In a world that runs off the idea of limitless growth, the realities of nature’s limits call for a reassessment of our global waste stream. The impending consequences of our ever-growing ecological overshoot – the deficit between biologically productive land and ecological footprint globally – is driving countries, municipalities, cities and companies to re-assess the value of waste from a zero-value by-product of commerce to a potential resource stream. And, in the realm of waste management, composting can be particularly valuable from an environmental, economic and social perspective.
The environmental benefits of recycling organic waste are significant. The decomposition of food scraps and other organic waste in landfills generates methane, a greenhouse gas 72 times more powerful than carbon dioxide. Meanwhile, composting reduces the uncontrolled emissions of methane and is a nutrient-rich organic fertilizer that improves the biological, chemical and physical characteristics of soil. It increases soil fertility, sequesters carbon, improves plant growth and water retention, reduces reliance on chemical pesticides and helps prevent nutrient runoff and erosion.
Research has also provided an increasing volume of evidence of the economic benefits of composting. Aside from methane, diverting organic waste from landfills also reduces waste disposal costs for individuals and municipalities alike. Not only that, it also creates green employment opportunities. Indeed, unlike linear disposal systems, composting produces a value-added product for multiple end markets, where jobs are sustained, new green enterprises supported, and resiliency of local economies strengthened. In Europe alone, assuming the 60 million tons/year of unprocessed municipal bio-waste could be collected and composted, up to 50,000 direct new direct jobs could be created. The Institute for Local Self-Reliance (ILSR) estimates that “on a per ton basis, composting alone sustains four times the number of jobs as landfill or incinerator disposal”. And, given the fact that one ton of organic waste can generate approximately 150 kWh of electricity and 600kg of natural fertilizer, this is material too valuable to be thrown away, literally.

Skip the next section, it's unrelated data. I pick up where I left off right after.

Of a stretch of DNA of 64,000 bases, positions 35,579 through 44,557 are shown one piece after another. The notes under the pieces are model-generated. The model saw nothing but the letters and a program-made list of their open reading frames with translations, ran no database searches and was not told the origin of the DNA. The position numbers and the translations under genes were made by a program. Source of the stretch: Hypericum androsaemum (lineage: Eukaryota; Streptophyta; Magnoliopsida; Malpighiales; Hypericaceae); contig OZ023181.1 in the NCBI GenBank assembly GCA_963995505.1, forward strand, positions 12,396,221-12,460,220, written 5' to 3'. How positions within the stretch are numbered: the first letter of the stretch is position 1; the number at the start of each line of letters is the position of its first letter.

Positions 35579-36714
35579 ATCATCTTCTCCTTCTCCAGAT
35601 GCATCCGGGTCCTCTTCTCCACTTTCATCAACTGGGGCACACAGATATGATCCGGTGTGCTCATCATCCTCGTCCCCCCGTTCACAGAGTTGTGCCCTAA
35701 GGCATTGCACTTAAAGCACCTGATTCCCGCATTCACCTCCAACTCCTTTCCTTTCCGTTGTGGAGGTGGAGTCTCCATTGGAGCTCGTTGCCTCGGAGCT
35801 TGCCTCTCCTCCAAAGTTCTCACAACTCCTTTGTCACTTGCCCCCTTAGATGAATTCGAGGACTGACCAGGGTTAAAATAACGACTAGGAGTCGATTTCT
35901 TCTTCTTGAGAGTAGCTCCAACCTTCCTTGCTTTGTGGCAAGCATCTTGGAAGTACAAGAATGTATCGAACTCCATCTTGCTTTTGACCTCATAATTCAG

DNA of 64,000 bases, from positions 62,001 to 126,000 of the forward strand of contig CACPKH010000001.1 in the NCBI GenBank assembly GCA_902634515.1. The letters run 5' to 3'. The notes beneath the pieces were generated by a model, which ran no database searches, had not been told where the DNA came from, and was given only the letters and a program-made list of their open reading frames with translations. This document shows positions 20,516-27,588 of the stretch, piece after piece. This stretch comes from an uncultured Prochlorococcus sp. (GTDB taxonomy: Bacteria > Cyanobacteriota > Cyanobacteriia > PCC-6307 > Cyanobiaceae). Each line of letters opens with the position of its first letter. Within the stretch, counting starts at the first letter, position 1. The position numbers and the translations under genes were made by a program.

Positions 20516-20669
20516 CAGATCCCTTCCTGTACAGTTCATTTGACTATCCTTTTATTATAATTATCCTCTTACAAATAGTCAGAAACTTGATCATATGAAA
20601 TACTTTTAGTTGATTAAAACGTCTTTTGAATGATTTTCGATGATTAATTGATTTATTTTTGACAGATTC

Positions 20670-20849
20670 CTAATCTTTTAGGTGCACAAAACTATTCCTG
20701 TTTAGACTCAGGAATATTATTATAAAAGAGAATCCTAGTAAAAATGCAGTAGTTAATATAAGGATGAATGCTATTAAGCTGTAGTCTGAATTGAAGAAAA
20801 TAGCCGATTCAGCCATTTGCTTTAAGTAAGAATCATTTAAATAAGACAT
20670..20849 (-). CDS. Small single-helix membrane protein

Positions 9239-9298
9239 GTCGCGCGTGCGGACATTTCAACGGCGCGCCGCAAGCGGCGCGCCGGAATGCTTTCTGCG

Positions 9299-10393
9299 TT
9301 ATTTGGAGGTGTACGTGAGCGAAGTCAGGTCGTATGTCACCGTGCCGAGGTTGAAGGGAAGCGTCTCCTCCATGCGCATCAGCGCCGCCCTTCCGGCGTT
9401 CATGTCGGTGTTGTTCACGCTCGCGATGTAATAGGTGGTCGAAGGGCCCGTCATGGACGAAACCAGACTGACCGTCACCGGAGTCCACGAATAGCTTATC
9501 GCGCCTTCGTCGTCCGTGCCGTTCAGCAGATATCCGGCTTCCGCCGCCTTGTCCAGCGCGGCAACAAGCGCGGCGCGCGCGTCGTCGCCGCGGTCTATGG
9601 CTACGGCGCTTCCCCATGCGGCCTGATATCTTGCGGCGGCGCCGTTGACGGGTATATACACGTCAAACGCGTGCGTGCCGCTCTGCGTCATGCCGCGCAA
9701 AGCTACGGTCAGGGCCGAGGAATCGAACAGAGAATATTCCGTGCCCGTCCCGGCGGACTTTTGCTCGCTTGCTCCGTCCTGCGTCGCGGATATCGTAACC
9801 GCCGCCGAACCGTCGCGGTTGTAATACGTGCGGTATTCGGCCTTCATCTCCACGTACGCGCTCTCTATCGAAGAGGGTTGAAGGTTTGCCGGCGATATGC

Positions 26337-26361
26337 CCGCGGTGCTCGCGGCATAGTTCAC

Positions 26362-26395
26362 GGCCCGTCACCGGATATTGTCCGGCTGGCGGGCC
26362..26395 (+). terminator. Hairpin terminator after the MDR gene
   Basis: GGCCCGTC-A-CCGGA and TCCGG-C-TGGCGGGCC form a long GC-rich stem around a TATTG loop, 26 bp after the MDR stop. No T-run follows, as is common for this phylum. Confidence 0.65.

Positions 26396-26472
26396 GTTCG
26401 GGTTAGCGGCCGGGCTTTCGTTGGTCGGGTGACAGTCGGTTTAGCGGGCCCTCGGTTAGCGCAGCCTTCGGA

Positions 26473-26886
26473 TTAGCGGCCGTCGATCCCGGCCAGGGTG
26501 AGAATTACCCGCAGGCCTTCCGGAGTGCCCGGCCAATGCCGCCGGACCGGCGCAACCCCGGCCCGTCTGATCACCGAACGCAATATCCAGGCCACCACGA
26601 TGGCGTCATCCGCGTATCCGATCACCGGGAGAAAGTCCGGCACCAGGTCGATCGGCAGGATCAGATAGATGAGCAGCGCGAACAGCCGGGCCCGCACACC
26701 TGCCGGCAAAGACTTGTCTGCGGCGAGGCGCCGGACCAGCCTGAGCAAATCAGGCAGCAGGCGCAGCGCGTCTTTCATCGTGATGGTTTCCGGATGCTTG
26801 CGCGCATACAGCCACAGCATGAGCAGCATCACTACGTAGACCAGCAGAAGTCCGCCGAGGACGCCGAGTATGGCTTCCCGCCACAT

While we are still wasting away nearly 95% of food scraps globally, a growing number of cities, communities and individuals are recognizing the value of organic waste. Local and regional governments around the world who are faced with the waste challenges from population growth and densification are starting to see composting as a key sustainability strategy to reduce climate impacts, improve soil vitality, create jobs and protect our health. So, let’s not wait any longer to “Make Compost Great Again”.
By David Albertani, R20 Program Director.